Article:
This position is also reflected in the case of the Greater Manchester West Mental Health NHS Foundation Trust, which took the initiative against potential threats of cyber-attack even before the pandemic by implementing a Breached Password Protection solution which enabled the NHS Trust to block weak passwords for Cyber Essentials Plus accreditation, while enjoying the added benefit of multiple policies and clear end user feedback. Head of ICT Andre de Araujo, who was in charge of the move, highlighted the vulnerable position the Trust was in going into the change: “We ran a script to look for hashes that could be cracked. We had hundreds of users with passwords that included the day of the week, month or even the word password, often with a number at the end or an exclamation point. It was interesting to see how many people follow the same patterns, resulting in easy-to-guess passwords.”

Threat Mitigation

A key recommendation given by the NCSC to protect against password spraying is to ensure that there is good institutional policy in place to mitigate the threat of infiltration. Although suggesting available pragmatic guidance to employees on how to choose good, secure passwords, there is a strong emphasis on the implementation of security frameworks that block the adoption of high-probability passwords in the first place, as well as offering up solutions such as MFA and protective monitoring software.

These policy frameworks may include disallowed lists, such as the “pwned” password list collated by the NCSC which is integrated into the Specops Password Policy, password expiration or the implementation of passphrases, which are proven to be more resilient against brute force spraying attacks.

Speaking on the significance of shoring up healthcare organizations against attack, Paul Chichester, director of operations of NCSC, noted the importance of a collaborative cybersecurity effort against APT actors and malicious cyber-actors: “Protecting the healthcare sector is the NCSC’s first and foremost priority at this time, and we’re working closely with the NHS to keep their systems safe. By prioritizing any requests for support from health organizations and remaining in close contact with industries involved in the coronavirus response, we can inform them of any malicious activity and take the necessary steps to help them defend against it. However, we can’t do this alone, and we recommend healthcare policy makers and researchers take our actionable steps to defend themselves from password spraying campaigns.”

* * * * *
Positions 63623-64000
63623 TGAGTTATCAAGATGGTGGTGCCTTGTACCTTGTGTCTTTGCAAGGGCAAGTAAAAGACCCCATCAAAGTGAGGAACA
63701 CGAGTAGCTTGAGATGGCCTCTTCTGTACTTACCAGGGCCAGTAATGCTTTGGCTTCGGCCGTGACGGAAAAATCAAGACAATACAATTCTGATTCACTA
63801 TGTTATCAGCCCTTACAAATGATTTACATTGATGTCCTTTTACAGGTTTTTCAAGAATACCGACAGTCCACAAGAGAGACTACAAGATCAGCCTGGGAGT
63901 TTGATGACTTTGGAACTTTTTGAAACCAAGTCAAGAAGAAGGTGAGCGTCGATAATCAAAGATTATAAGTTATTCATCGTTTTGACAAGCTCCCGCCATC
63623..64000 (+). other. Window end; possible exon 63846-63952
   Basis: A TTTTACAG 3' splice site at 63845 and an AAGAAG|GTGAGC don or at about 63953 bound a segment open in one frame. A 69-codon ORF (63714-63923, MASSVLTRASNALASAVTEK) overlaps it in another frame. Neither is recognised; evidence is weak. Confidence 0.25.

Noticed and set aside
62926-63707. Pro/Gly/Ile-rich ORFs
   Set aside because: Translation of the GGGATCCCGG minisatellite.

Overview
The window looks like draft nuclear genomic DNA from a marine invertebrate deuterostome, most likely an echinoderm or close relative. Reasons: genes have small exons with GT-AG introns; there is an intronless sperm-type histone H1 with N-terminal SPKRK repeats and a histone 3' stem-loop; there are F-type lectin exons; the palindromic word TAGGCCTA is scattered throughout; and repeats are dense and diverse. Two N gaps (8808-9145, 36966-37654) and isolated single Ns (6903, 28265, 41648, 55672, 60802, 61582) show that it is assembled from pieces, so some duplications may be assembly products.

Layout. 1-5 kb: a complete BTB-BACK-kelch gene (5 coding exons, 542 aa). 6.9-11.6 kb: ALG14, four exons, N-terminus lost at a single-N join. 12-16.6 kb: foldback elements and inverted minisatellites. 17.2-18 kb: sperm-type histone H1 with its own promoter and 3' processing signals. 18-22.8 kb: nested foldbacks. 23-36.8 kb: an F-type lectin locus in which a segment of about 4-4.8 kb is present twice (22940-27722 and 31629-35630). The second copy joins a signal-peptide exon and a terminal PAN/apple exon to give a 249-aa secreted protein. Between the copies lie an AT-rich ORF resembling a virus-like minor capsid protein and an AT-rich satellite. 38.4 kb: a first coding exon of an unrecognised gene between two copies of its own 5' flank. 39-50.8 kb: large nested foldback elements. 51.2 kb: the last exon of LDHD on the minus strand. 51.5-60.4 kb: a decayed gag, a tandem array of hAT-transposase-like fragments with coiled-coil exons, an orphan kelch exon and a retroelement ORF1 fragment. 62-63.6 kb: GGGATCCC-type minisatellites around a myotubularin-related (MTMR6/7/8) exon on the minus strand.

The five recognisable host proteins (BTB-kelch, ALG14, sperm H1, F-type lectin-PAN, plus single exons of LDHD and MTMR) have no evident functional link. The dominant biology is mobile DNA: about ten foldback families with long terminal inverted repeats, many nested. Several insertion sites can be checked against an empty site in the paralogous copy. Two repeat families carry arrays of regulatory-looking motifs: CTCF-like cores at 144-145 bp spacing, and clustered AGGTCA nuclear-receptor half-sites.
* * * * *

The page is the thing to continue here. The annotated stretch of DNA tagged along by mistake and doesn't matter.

Specops Software is working with multiple NHS Trusts and Healthcare organizations to strengthen their cyber-defense and requirements for achieving Cyber Essentials accreditation. Through world class password security and user authentication solutions, Specops solutions and support reduce costs for the IT department, burden on the helpdesk and ensure your first line of defense is protected against the growing threat of cyber-attack.

Specops is currently offering a FREE solution to identify password vulnerabilities in Active Directory, which is an essential first step in your situational analysis against topics discussed in this article.